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Dealing with Child Welfare Systems

Child welfare departments become involved when sibling sexual behavior that causes concern is reported and the survivor is still a minor. The actual agency’s name varies depending on where you live: Department of Human Services (DHS), Department of Children and Families (DCF), Social Services, Child Protective Services (CPS–the abbreviation used on this page). This system is unfamiliar to most families. In ideal circumstances, they can be a source of help and support. In the worst case, they can make mistakes in judgment that have tragic consequences. Their presence alone can trigger fear, shame, or confusion. 

 

How does CPS get involved?

CPS investigates when suspected abuse is reported to the child abuse hotline or to law enforcement.  

 

What do they do?

CPS staff have two main jobs: 

1) to decide if the abuse that was reported actually took place 

2) to make sure the child involved is kept safe  

After they receive a report, CPS staff have to make contact with the family within a specific time period, commonly 24-48 hours. They will talk to children, parents, and whoever made the report. They do not have to tell the family who reported. They will visit the child’s home. They often require that the child who was harmed and the one who is suspected to have harmed them have no contact or communication until the investigation is complete. The exact process varies with each case and each department.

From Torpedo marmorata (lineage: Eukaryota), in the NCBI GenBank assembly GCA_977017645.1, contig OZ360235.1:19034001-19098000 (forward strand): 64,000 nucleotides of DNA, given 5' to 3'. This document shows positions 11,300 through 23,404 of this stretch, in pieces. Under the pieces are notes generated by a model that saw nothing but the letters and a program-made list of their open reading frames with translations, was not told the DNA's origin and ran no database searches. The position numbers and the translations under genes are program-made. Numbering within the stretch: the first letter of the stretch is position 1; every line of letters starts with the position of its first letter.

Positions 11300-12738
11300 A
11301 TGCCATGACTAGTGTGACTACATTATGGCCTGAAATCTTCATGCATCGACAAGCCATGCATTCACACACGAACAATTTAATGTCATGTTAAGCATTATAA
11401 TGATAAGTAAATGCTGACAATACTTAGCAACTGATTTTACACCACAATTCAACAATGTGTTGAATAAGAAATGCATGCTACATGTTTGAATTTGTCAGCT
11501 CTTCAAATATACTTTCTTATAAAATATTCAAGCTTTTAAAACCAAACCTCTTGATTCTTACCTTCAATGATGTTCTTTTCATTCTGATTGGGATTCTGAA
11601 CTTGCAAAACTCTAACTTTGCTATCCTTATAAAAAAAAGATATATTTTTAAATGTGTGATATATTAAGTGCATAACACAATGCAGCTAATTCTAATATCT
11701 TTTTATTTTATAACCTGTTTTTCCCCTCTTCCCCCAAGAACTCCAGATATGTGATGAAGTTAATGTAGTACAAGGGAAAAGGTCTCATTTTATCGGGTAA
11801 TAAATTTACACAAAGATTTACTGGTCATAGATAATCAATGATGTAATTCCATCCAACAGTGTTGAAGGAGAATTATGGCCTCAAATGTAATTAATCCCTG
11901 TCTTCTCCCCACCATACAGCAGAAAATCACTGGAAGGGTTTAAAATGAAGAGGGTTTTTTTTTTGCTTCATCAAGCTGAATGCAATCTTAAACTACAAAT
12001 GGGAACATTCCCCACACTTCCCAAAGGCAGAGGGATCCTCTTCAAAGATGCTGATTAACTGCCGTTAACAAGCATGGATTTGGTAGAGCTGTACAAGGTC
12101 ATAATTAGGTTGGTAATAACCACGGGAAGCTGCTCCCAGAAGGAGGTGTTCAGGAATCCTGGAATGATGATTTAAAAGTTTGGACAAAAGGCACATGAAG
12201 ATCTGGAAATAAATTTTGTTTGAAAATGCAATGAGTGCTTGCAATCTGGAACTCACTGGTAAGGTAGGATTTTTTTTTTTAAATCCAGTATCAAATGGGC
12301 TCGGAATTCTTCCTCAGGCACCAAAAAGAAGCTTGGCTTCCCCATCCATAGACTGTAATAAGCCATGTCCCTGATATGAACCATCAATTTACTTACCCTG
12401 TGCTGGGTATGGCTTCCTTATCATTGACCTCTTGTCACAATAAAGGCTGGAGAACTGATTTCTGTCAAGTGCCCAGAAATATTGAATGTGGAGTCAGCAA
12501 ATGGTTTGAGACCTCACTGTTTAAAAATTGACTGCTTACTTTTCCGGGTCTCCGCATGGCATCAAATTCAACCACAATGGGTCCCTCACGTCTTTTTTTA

Do they work with law enforcement?  How are they different?

The job of law enforcement is to collect evidence to determine if a crime was committed.  They work under criminal law.  The job of human services is to make sure children are safe from future abuse. They work under administrative law.  Staff from both agencies often work together during an investigation. For example, a CPS social worker and police officer may both be present during home visits and interviews with parents and children. They are allowed to share information with each other.  

 

Can they take the children from the home?

If CPS staff feel that the family cannot keep the survivor safe in a home together with the one who harmed them, they can require the family to sign a no-contact agreement, and/or place the offending child in another household or care setting. If a child has to leave the home, it should be the offending child. No one wants a child to feel they are being punished for reporting or for having their trauma become known.

 

If CPS staff feel that parents are not taking sufficient steps to keep a child safe, they have the authority to remove that child from the home. This should be, and usually is, a last resort.

If your child is a member of an Indian tribe (US) or eligible to become a member of a tribe, then CPS will also have to act under the Indian Child Welfare Act, which affects your rights as a parent. 

 

Will they expect me to take sides between my children?

This is an impossible situation for too many parents of sibling sexual trauma. Some CPS staff are more understanding than others. Remember: Their job is to focus on the child who has been harmed; your job is to show them that you are willing and able to keep that child safe. The first step in that process is to believe a child who has reported harm. CPS may become concerned if they think you don’t believe the child, or are not taking their concerns seriously.